Spring Training Checklist – 7 Things to Do Right Now to Prepare for Great Photography this Summer

Daylight Saving Time begins on the second Sunday in March throughout most of the US. Despite the nonsensical grumbles about losing an hour of sleep, this annual event is a reason to celebrate. It heralds the first hint of spring—and if that’s not enough—it brings us an extra hour of useable light before dinnertime. It also stands to remind us to clean out the tackle box, as it were, to get things in order for another wonderful summer of photography.

Don’t misunderstand—I know you take pictures in the winter and in the dark and every other time—I’m right there with you, brother. But you’ve got to admit, summer makes everything better. (For our readers in the Southern Hemisphere, set this story aside and read it in November.)

Here is your Spring Training Checklist in no particular order.

1. Avoid Battery Failure
Rechargeable lithium batteries don’t last forever. Even if you follow manufacturer’s directions to the letter, batteries are full of chemicals and chemicals break down over time. The smart choice is to buy a brand new cell and have it on hand when the one that’s now in your primary camera decides to give up the ghost.

And don’t be penny wise and pound foolish—don’t buy cheap batteries with strange names you’ve never seen before just to save a buck. Defective batteries can be dangerous—to your camera and to your face if your camera happens to be near it when the battery detonates. The only thing less sensible than buying a gypsy brand is buying a used battery. That’s like buying a used sandwich.

 

2. Replace Memory Cards
Bigger cards cost less than they did last summer. I’m looking online right now at a 32GB name brand UHS-I Class 10 SDHC card that’s available at the everyday price of $13. Thirteen bucks! Miserly 8GB cards (which are big enough for most chores that don’t involve video) are priced lower than lattes. The point is that it’s time to go through your memory card stash and upgrade to larger capacity, higher speed cards.

And while you’re shopping, buy that SanDisk 128GB CZ43 Ultra Fit USB 3.0 that I keep harping about. In case you somehow missed it, the SanDisk Ultra Fit is an extra-small 128GB flash drive that plugs into a USB port on your computer and behaves like a new hard drive, effectively giving you an additional 128GB of storage for images, videos, etc. It sticks out less than one centimeter and for $29 it may be the bargain of the year.

3. Check All Camera and Bag Straps
Inspect all straps—camera and gadget bag—for signs of wear. In particular, check all areas where the strap contacts metal—those are the most likely places where friction can cause fatigue and eventually failure. Test the straps by giving them a healthy tug—better to break it while testing in your living room than to have it suddenly tear loose while you’re traversing the Grand Tetons or some such place.

4. General Scrub Down
Before summer arrives, give your hardware a thorough going over, even if everything looks pristine. Like most of you, I keep my cameras clean. I give them a good wipe down with a microfiber cloth fairly regularly—partly to burn off the nervous energy that accumulates during a photo shoot, and partly out of good work habits. I’m talking cameras here; lenses are an altogether different ball of wax.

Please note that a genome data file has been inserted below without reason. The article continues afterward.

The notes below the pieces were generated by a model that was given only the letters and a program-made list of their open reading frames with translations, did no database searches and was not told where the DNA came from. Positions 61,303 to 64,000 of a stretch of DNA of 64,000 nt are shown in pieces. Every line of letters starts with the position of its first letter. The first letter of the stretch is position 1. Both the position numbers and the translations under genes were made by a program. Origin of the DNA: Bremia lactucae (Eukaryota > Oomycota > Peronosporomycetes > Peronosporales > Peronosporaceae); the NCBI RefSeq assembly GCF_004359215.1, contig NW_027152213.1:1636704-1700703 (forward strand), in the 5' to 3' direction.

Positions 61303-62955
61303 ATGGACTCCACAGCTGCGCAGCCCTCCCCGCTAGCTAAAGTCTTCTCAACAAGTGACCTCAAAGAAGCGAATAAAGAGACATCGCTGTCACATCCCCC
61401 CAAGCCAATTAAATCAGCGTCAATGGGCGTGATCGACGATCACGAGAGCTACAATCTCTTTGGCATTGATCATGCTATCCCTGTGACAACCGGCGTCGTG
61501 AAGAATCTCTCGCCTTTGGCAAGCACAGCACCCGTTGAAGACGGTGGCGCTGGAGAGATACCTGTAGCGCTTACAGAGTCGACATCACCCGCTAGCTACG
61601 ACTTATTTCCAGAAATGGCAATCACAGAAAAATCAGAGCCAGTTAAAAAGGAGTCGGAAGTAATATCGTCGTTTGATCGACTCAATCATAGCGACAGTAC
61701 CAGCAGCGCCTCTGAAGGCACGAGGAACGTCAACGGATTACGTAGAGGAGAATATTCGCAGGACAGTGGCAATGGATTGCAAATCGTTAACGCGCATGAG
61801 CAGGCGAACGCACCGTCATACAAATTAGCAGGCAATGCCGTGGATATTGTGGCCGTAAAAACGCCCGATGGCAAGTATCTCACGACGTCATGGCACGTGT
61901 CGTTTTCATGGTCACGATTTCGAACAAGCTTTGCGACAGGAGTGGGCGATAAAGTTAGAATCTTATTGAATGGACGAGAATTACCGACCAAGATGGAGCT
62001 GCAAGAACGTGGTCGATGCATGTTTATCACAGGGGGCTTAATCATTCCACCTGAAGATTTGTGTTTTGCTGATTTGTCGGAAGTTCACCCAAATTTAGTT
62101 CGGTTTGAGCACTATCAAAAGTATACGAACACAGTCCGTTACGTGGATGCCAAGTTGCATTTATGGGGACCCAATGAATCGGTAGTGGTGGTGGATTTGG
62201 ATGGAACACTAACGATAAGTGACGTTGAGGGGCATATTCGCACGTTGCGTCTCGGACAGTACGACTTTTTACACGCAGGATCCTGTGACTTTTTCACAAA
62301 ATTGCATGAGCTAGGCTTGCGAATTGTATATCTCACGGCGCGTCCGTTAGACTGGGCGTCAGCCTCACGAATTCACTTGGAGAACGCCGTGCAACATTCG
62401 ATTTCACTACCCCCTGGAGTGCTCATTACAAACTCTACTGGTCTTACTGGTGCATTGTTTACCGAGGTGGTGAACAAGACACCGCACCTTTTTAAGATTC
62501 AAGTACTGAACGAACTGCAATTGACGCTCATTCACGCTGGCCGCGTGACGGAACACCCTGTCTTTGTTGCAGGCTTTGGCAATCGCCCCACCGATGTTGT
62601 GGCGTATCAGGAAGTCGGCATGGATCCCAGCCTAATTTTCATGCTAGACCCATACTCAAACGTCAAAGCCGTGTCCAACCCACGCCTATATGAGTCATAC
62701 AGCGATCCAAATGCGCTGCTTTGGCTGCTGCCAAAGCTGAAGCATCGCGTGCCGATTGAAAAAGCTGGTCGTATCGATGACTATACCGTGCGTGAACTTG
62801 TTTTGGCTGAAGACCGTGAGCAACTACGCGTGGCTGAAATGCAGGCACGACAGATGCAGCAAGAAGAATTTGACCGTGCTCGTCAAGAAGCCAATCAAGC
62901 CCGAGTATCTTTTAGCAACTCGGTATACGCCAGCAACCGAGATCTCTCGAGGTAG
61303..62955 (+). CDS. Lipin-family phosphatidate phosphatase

I clean lens barrels and focusing rings with the same vigor and enthusiasm that I swab cameras. But when it comes to the glass parts, I clean only when necessary and then very carefully. I recommend Purosol lens cleaner for many reasons, the most important being that it works great.

5. Prep Seasonal Equipment
When you sort through your equipment cabinet, zero in on the stuff you’ll be using as the winter ice thaws and crocuses begin to awake. What gear you use in early spring is a very personal choice. For me, spring means more close-ups of flowers and bugs, and more outdoor portraits of beautiful subjects. Fortunately, I can do both with a good macro lens. I use a Fujifilm 60mm f/2.4 XF macro lens on my X-Pro2. It’s the equivalent of a 90mm f/2.4 so it’s ideal for portraiture. The image at the top of this story is a good example.

6. Ready Seasonal Apparel
What you wear can be as important as what you pack in your gadget bag. My teenage daughter clicks her tongue and shakes her head slowly when she watches me leave the house to take pictures—she says I have no fashion sense. That’s true of course, but instead I have a good sense of what works. I sometimes wear a military surplus M65 Field Jacket because it’s warm enough to stave off the spring chill and has four generously large pockets that hold lenses, cameras, binoculars, multi-tools, a stray burrito and assorted other things I may or may not need but like to have along.

 

7. Check the Calendar
Spring is a good time for planning summer and fall outings. Do a little research online and note the dates of upcoming events. For example, strawberry picking season on the East Coast usually starts sometime between May 20 and June 1. That’s a great venue for family photos. If you want a more colorful example, the New Jersey Festival of Ballooning three-day extravaganza runs July 28-30, 2017 (100 hot air balloons, music, food, and a family-friendly atmosphere, etc.). You get the idea. I used to think that winter was the best time to daydream about summer—until I learned that many of the summer things I want to do don’t show up online until spring.

What do you do to prepare for summer photography? Leave a comment, please, and share with us all.

—Jon Sienkiewicz